Submitted by Maria.Kapsalaki on Wed, 10/28/2015 - 16:24
Air quality in a classroom is very important. According to a study by Wargocki et al (2012) a shortage of ventilation in the classroom reduces the ability of students to concentrate and causes an increase in the number of errors during the elaboration of tasks. The aim of this study was to contribute to the optimization of acquisition and operating costs of HVAC equipment and to ensure hygienic requirements of air quality in the indoor environment for classrooms.
Submitted by Maria.Kapsalaki on Thu, 06/19/2014 - 12:45
Most traditional elementary school classrooms here do not have air-conditioners and it often feel stuffy in classrooms located in the top floors. In addition, traditional classrooms widely have noise problem so do the open educational classrooms. If the windows and doors are closed to reduce noise, it will result in the phenomenon of stuffiness, which largely prevents the external air entering the room.
Submitted by Maria.Kapsalaki on Thu, 10/31/2013 - 13:18
This paper discusses on the indoor thermal environment controlled by the air-conditioners and the ceiling fans under the heating condition. An experiment which measured the temperature and the indoor wind velocity was conducted in the classroom with the ceiling fans. The preset temperature was 24oC, and the airflow direction of the ceiling fans was upward. The rotational speed of the ceiling fans were changed (90-300rpm). Questionnaires to the occupants were also conducted to figure out the problem when the ceiling fans were used in the classroom.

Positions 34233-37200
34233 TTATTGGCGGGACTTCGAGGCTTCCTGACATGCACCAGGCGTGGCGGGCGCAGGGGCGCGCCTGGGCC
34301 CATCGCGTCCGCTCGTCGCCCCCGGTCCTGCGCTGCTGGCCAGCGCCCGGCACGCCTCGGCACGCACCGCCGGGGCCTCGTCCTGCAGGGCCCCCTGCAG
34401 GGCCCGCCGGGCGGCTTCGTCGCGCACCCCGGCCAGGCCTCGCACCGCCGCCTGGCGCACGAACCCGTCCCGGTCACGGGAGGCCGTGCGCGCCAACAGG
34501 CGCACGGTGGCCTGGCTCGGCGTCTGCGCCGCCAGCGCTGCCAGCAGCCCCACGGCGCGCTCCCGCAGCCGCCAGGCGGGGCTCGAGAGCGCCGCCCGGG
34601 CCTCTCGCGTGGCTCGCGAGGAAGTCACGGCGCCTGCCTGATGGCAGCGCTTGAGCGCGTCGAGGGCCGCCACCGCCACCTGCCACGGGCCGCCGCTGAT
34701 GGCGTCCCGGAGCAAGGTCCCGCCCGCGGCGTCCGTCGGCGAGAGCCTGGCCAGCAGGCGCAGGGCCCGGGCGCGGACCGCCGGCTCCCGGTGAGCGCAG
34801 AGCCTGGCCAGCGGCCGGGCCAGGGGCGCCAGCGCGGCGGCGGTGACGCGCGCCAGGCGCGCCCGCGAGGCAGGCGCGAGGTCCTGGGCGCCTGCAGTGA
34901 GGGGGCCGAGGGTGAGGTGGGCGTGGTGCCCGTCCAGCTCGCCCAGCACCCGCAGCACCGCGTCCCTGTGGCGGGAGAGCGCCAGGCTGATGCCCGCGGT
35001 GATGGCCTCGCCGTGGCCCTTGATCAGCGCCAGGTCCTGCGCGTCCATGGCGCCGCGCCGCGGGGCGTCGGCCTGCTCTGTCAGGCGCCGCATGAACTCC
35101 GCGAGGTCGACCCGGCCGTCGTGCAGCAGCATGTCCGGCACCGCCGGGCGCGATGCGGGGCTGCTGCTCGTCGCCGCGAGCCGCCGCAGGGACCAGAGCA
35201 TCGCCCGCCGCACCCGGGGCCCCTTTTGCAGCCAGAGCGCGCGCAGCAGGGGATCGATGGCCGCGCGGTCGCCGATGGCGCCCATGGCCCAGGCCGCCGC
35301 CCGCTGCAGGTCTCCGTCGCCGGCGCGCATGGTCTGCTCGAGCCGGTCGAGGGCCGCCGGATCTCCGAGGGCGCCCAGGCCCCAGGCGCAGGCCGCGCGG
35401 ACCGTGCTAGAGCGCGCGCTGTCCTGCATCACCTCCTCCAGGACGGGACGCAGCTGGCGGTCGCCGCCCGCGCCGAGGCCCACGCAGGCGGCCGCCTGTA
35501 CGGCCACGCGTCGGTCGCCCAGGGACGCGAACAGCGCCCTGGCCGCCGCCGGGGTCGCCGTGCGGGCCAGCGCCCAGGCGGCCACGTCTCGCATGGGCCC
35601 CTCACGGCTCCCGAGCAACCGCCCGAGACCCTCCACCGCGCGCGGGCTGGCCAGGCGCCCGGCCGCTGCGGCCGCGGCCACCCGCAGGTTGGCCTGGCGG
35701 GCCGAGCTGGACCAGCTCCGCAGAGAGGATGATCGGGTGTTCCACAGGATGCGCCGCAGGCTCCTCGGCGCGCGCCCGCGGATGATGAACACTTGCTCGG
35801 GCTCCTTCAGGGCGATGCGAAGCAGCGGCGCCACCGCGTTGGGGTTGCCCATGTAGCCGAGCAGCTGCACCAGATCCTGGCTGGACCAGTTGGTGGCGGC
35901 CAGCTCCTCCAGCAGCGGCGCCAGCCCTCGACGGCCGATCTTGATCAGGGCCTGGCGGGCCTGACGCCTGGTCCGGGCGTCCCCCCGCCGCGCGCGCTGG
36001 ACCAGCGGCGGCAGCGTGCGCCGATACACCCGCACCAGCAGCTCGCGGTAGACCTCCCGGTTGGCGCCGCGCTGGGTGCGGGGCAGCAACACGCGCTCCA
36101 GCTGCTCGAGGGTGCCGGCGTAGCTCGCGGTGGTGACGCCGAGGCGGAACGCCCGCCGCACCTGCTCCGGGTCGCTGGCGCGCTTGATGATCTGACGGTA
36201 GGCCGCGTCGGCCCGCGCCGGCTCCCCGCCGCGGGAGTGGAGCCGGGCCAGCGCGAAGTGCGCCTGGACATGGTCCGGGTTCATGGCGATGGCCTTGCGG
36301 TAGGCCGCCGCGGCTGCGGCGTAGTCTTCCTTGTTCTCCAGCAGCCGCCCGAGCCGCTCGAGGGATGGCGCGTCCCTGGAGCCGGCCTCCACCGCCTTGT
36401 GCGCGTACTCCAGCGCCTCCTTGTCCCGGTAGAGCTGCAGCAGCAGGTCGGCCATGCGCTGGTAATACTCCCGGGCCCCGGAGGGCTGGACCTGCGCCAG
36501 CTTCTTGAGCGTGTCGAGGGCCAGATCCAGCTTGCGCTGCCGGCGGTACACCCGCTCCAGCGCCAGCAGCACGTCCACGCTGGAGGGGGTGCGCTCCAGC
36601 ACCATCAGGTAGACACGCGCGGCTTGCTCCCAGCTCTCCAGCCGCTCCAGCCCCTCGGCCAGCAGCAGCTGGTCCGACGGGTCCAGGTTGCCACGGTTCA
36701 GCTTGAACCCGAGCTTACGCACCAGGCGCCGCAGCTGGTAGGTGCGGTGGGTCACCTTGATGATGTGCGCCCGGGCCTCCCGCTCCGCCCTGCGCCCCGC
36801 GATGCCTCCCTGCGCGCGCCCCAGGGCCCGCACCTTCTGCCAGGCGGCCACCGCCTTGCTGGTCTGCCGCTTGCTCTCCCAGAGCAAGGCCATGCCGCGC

Submitted by Maria.Kapsalaki on Thu, 10/31/2013 - 13:11
The winter thermal environment and indoor air quality in classrooms has been reported to be very poor in Japan. In this study, an air-conditioned, mechanically ventilated classroom was surveyed. Air temperature, globe temperature and the concentration of CO2 were monitored before, during and after the three-hour occupancy by 35 adults. Airtightness and airflow rates of the ventilation system were also measured.
Submitted by Maria.Kapsalaki on Mon, 10/28/2013 - 10:39
To clarify the indoor climate in Japanese college classrooms, an air-conditioned, mechanically ventilated classroom of a university was surveyed. Temperatures, humidity and carbon dioxide (CO2) concentration in winter and summer were measured before, during and after lessons. The airtightness of the room and the airflow rate of the ventilation system were also measured. In winter, at an outdoor air temperature around 0 ºC and with the thermostat temperature of the air conditioners set to 30 ºC, the vertical difference in room air temperature exceeded 10 ºC.
19 university students were asked about their thermal comfort while attending ordinary lessons in a displacement ventilated test room of typical classroom size. Two different ceiling heights were tested. Both the general temperature level and the strength of the vertical temperature stratification in the room increased continuously during the lessons due to the presence of the students, however slower with the higher ceiling.